Further to this update, the goal posts have moved again. In the latest gov.uk guidance (there have now been 6 updates since the guidance was first published on 26 March 2020) there is a clear statement that although a written record of furloughing is required, as long as furloughing is done in a way that is consistent with employment law, the employee does not have to provide a written response or written agreement to being furloughed and not working (although clearly they must not do any work).
The key wording in the guidance is:
“To be eligible for the grant employers must confirm in writing to their employee confirming that they have been furloughed. If this is done in a way that is consistent with employment law, that consent is valid for the purposes of claiming the CJRS. There needs to be a written record, but the employee does not have to provide a written response. A record of this communication must be kept for five years.” (emphasis added)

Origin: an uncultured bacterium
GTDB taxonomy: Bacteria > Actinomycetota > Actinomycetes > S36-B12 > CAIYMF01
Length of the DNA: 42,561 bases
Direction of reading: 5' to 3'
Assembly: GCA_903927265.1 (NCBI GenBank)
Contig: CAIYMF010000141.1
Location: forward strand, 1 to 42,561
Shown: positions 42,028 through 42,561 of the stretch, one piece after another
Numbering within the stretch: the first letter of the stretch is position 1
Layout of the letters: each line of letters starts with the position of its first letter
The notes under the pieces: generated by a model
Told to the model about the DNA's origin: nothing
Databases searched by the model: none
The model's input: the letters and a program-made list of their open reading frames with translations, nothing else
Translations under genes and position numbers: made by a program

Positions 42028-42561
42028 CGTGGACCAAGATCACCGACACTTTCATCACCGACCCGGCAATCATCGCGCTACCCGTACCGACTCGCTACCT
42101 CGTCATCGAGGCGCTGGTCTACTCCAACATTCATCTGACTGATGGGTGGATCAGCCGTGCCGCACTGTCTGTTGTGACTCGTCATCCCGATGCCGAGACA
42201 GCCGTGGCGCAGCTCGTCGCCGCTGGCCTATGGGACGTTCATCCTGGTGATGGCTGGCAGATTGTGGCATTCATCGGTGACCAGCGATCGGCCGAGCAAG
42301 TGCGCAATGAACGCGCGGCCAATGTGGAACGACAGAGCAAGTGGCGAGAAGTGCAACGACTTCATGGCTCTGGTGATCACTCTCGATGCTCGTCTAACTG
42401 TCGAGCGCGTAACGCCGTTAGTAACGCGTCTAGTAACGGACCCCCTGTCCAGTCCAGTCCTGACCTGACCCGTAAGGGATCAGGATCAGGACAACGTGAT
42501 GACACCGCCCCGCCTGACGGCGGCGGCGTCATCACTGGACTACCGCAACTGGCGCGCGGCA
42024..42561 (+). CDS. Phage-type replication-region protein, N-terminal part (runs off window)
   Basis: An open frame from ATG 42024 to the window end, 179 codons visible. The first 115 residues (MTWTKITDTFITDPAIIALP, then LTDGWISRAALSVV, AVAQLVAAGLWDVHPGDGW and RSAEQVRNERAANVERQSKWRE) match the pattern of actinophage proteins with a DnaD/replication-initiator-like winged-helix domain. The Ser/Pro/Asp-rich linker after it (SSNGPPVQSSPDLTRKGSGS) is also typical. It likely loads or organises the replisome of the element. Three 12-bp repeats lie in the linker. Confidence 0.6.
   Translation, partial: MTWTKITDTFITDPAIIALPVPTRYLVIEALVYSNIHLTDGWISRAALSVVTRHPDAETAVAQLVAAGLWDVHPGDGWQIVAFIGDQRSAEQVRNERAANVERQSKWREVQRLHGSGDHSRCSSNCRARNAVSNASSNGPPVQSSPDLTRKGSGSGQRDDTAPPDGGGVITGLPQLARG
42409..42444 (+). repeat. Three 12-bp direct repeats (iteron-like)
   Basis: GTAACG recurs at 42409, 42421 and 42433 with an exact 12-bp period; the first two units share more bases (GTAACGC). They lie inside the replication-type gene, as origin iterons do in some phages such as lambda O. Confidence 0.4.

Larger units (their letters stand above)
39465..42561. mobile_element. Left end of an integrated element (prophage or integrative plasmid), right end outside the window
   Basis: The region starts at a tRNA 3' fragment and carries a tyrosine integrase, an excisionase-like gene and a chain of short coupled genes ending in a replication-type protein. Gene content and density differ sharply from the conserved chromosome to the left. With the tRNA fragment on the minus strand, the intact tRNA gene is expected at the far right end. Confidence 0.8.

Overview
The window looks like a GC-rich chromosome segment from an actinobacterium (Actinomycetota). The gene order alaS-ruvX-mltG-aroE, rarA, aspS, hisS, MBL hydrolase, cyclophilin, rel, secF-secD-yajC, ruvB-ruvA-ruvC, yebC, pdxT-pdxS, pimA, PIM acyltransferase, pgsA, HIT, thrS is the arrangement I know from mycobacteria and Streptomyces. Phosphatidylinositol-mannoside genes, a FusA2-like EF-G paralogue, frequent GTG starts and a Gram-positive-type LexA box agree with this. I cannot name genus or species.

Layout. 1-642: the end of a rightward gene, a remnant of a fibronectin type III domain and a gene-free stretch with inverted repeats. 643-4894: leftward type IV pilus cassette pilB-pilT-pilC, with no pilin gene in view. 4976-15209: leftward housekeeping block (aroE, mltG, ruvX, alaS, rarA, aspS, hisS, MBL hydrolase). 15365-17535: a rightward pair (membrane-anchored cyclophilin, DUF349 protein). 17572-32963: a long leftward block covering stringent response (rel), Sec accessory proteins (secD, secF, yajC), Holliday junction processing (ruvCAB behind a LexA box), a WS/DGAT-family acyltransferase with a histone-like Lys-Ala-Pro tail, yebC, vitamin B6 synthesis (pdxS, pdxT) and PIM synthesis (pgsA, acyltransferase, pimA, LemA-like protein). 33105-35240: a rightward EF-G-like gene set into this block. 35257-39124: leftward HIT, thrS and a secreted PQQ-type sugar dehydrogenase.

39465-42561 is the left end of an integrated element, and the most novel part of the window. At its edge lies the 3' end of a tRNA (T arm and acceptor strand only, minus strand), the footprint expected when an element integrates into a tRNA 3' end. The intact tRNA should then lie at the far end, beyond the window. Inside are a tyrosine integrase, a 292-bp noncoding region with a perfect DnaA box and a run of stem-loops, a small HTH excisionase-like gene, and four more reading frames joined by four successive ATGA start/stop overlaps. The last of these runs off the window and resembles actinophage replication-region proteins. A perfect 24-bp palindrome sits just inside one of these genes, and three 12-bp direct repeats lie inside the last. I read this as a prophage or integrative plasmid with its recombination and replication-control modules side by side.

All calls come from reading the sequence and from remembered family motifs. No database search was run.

This guidance does contradict the furlough direction, which in theory carries more weight than the guidance on gov.uk, but it seems unlikely, given the guidance, that HMRC will take a literal interpretation of the direction to disqualify employers from receiving a CJRS grant where they have notified employees in writing that they are furloughed but have not obtained written agreement to furloughing from employees.